Son of Ghostnet: the mobile malware that targets Tibetans at home and abroad

Citizen Lab (previously) is one of the world’s top research institutions documenting cyber-attacks against citizen groups, human rights activists, journalists and others; ten years ago, they made their reputation by breaking a giant story about “Ghostnet,” malicious software that the Chinese state used to convert the computers of the world’s Tibetan embassies into spying devices.

A decade later, Citizen Lab has published a new report that painstakingly documents the new ways in which a hacking group Citizen Lab calls “Poison Carp” (presumably, Chinese state hackers or contractors) have targeted Tibetan activists, the Tibetan government in exile, and Tibetans living in Chinese-occupied Tibet.

The new attacks, dubbed “Missing Link,” are “one-click mobile exploits” — Whatsapp chat URLs that are targets are tricked into clicking, which then take over the targets’ mobile devices, turning them into roving bugs that expose the targets to the intimate, pervasive, continuous surveillance.

The exploits used by Poison Carp are the same zero-days that were deployed in “watering hole attacks” on Uyghur Muslims in China’s Xinjiang province.

To address these challenges, Tibetan groups have recently formed the Tibetan Computer Emergency Readiness Team (TibCERT), a coalition between Tibetan organisations to improve digital security through incident response collaboration and data sharing. In November 2018, TibCERT was notified of suspicious WhatsApp messages sent to senior members of Tibetan groups. With the consent of the targeted groups, TibCERT shared samples of these messages with Citizen Lab. Our analysis found that the messages included links designed to exploit and install spyware on iPhone and Android devices. The campaign appears to be carried out by a single operator that we call POISON CARP. The campaign is the first documented case of one-click mobile exploits used to target Tibetan groups. It represents a significant escalation in social engineering tactics and technical sophistication compared to what we typically have observed being used against the Tibetan community.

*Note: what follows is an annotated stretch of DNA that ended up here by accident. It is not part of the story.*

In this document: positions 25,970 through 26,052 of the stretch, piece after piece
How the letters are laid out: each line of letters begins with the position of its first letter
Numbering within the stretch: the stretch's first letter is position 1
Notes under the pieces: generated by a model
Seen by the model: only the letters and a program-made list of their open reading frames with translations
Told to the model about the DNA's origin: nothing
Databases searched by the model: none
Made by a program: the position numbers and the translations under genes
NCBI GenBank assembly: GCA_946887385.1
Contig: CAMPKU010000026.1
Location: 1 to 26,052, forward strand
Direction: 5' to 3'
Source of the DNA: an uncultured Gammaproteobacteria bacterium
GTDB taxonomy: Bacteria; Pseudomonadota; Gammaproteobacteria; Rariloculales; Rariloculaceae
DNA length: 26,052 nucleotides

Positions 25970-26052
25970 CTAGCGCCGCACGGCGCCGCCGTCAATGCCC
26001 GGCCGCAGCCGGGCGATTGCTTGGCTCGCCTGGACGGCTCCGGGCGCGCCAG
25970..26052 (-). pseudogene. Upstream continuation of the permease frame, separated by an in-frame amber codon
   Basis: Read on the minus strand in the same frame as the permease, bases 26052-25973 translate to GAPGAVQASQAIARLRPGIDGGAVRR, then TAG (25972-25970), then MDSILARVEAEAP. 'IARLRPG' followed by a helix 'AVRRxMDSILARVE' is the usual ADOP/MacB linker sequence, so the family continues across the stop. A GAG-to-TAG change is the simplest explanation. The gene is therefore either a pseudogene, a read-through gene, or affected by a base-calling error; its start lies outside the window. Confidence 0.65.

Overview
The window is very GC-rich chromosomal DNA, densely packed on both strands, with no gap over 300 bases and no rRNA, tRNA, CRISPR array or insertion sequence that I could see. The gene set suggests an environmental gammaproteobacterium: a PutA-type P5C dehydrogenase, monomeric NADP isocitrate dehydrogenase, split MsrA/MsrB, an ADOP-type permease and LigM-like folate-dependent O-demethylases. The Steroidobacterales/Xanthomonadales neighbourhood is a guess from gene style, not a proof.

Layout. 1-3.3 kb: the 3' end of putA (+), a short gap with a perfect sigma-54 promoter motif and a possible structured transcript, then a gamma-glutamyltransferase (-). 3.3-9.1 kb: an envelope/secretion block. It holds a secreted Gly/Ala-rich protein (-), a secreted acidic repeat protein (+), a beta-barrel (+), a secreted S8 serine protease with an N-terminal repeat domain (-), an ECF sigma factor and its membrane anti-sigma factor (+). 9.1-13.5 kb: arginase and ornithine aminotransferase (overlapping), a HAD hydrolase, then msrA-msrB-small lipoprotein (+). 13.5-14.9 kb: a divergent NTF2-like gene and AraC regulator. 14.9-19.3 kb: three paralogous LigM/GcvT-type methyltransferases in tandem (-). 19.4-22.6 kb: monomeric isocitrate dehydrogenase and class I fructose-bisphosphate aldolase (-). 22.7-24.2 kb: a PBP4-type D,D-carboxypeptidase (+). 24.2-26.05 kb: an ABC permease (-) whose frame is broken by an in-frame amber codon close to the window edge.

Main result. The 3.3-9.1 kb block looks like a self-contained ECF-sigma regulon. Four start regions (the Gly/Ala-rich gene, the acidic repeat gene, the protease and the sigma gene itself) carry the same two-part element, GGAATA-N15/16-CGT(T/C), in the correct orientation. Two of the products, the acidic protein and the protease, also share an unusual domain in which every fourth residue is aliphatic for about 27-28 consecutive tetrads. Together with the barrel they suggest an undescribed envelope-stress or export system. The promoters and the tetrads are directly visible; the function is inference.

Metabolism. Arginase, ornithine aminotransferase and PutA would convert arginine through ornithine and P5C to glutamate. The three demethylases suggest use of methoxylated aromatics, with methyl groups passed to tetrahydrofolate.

Between November 2018 and September 2019, we collected one iOS exploit chain, one iOS spyware implant, eight distinct Android exploits, and an Android spyware package. The iOS exploit chain only affects iOS versions between 11.0 and 11.4, and was not a zero-day exploit when we observed it. The Android exploits include a working exploit publicly released by Exodus Intelligence for a Google Chrome bug that was patched, but whose patch had not yet been distributed to Chrome users. Other exploits include what appears to be lightly modified versions of Chrome exploit code published on the personal GitHub pages of a member of Tencent’s Xuanwu Lab (CVE-2016-1646), a member of Qihoo 360’s Vulcan Team (CVE-2018-17480), and by a Google Project Zero member on the Chrome Bug Tracker (CVE-2018-6065).

The exploits, spyware, and infrastructure used by POISON CARP link it to two recently reported digital espionage campaigns targeting Uyghur groups. In August 2019, Google Project Zero reported on a digital espionage campaign identified by Google’s Threat Analysis Group that used compromised websites to serve iOS exploits (including a zero-day in one case) to visitors for the purpose of infecting their iPhones with spyware. Subsequent media reporting cited anonymous sources who stated that the campaign targeted the Uyghur community and that the same websites were being used to serve Android and Windows malware.1 Following these reports, Volexity published details of a digital espionage campaign against Uyghurs that used compromised websites to infect targets with Android malware. While Volexity did not provide any technical indicators that overlap with Google’s report, they speculated that the operator may be the same in both cases. Our report provides these missing links.

Missing Link: Tibetan Groups Targeted with 1-Click Mobile Exploits [By Bill Marczak, Adam Hulcoop, Etienne Maynier, Bahr Abdul Razzak, Masashi Crete-Nishihata, John Scott-Railton, and Ron Deibert/Citizen Lab]